What have I learned from this experience?  That when I’m on a slippery slope, I need to weigh the options more carefully than usual.  My first concern must be my own safety regardless of what anyone else is doing.   I need to balance my daring and passion with thought and wisdom. I need to slow down and be sure my next step is on safe ground.

© 2014 Georganne Spruce                                           ZQT4PQ5ZN7F5

AWAKENING TO NEW BEGINNINGS

“For last year’s words belong to last year’s language

And next year’s words await another voice.

And to make an end is to make a beginning.”

T. S. Eliot

Photo: Charles Davidson

Photo: Charles Davidson

Are you pleased with the direction your life took in 2013? Do you have any regrets about last year or any hopes for change for the New Year?  Will this year be a new beginning in some way?

A peace always falls over me at the beginning of a new year.  It’s like stepping through a portal that will provide me with new experiences and broaden my awareness.  I know that each year I grow—sometimes from positive experiences and sometimes from negative ones. If I haven’t been pleased with the year, I can choose to let go of my displeasure and reorganize and rethink my life so that in this New Year I will be more of the person I want to be.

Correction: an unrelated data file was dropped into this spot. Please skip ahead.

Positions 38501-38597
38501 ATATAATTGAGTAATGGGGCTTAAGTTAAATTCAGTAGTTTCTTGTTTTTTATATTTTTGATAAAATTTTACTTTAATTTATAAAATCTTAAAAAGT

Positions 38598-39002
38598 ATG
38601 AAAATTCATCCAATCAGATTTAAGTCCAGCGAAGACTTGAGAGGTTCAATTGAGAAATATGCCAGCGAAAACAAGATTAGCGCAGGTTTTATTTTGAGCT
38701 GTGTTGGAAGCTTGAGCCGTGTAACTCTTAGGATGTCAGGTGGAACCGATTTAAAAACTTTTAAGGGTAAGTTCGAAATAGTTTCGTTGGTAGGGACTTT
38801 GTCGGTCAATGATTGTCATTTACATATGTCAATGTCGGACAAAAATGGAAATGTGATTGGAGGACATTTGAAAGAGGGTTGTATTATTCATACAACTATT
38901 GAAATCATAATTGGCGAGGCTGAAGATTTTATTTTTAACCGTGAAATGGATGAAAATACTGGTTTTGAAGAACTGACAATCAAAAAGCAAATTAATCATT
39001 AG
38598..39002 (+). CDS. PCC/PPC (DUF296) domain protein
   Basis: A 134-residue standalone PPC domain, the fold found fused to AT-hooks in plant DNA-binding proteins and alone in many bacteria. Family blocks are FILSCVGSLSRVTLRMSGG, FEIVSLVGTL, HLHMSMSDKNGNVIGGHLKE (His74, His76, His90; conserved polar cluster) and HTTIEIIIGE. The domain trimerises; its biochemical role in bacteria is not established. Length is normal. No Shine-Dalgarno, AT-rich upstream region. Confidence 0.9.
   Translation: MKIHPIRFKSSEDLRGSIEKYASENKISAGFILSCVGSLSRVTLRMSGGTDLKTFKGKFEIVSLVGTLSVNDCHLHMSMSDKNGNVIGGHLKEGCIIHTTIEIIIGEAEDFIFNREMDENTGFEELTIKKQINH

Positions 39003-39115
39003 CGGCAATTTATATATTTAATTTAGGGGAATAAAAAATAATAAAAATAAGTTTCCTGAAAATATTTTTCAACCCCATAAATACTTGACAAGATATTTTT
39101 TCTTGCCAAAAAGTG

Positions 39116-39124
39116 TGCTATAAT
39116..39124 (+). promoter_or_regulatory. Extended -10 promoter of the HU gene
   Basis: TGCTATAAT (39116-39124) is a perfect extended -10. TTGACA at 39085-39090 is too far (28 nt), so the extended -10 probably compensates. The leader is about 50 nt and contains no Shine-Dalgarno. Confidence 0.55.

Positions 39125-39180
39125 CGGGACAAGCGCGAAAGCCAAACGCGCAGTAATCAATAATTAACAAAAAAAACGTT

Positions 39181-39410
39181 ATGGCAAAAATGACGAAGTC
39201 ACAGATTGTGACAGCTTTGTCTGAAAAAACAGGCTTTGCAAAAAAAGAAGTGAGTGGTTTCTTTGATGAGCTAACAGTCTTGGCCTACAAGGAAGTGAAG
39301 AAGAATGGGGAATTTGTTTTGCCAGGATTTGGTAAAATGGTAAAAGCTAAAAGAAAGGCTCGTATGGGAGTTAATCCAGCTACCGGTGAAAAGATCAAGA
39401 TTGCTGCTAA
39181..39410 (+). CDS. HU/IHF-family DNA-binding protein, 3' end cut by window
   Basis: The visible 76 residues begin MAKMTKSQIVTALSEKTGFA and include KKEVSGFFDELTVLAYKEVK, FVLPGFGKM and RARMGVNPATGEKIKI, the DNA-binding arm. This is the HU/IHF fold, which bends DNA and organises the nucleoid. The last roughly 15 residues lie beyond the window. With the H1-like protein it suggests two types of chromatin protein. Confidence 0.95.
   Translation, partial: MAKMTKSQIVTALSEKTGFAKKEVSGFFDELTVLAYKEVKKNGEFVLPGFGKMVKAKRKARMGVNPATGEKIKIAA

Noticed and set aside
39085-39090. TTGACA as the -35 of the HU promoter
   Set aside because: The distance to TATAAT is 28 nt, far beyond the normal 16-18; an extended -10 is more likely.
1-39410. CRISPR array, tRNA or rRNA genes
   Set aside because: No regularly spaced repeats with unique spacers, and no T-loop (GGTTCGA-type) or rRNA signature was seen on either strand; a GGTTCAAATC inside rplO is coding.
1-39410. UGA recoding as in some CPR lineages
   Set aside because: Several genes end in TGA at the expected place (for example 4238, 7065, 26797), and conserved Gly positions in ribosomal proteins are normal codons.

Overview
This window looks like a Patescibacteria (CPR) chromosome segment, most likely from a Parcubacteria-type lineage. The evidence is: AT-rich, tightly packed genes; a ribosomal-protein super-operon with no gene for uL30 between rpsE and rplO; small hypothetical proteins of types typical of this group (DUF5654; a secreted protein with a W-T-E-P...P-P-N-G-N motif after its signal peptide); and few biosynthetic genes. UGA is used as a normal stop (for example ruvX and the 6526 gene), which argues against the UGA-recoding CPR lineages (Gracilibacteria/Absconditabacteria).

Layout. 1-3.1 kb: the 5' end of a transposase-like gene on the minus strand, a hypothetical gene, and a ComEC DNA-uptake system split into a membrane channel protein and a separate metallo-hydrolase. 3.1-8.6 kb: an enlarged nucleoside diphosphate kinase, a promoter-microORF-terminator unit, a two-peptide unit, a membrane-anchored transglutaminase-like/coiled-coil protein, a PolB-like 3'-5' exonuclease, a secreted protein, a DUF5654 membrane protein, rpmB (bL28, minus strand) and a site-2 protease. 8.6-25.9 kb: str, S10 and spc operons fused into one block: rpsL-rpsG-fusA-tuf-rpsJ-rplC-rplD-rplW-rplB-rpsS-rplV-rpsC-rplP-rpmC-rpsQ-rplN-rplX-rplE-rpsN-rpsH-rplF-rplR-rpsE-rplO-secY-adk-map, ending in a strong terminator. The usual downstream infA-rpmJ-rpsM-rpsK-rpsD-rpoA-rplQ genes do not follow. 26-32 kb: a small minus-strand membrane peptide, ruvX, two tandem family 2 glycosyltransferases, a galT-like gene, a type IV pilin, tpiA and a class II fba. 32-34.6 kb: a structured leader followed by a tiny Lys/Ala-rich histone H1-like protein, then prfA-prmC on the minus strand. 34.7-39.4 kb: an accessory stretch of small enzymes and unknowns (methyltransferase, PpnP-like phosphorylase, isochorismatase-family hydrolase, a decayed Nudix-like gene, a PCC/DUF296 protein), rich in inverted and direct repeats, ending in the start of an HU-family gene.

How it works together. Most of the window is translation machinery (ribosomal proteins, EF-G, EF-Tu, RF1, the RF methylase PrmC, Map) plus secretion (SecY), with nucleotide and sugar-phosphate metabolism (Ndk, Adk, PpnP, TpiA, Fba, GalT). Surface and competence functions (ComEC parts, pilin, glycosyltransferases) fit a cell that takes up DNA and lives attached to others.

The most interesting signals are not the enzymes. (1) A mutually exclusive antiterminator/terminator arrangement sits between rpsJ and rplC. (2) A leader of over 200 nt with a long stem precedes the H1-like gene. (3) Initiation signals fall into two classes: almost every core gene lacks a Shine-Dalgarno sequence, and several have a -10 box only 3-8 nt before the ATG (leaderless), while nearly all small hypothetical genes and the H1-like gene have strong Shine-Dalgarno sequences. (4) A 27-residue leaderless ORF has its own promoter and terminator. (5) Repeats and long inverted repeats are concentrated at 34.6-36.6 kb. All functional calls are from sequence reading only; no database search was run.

Much of what I experienced in 2013 was good.  I did book signings, workshops, and sold books.  I made new friends.  I went on many wonderful hikes.  Most important of all, I began a deeply meaningful relationship that I never expected would happen at this time in my life.

But that was last year, and I wonder what voice will emerge from within me and through my writing for this year.  I’ve already started putting together a book of poetry, and within my own poems are many voices.  I have changed.

There is the voice of isolation that speaks through my poems about winter in Nebraska years ago.  There is voice of new found strength and recovery from a previously failed relationship.  There is the joy and exhilaration of connecting with nature and the flight of birds, and the mystical, spiritual experiences of deeply relating with others.

Although many voices may appear in my writing, they all emerge from my core, and the journey continues.  Last year was last year with its surprises and lessons.  It has ended, but now there is a new year and I have to reflect on what I want it to be.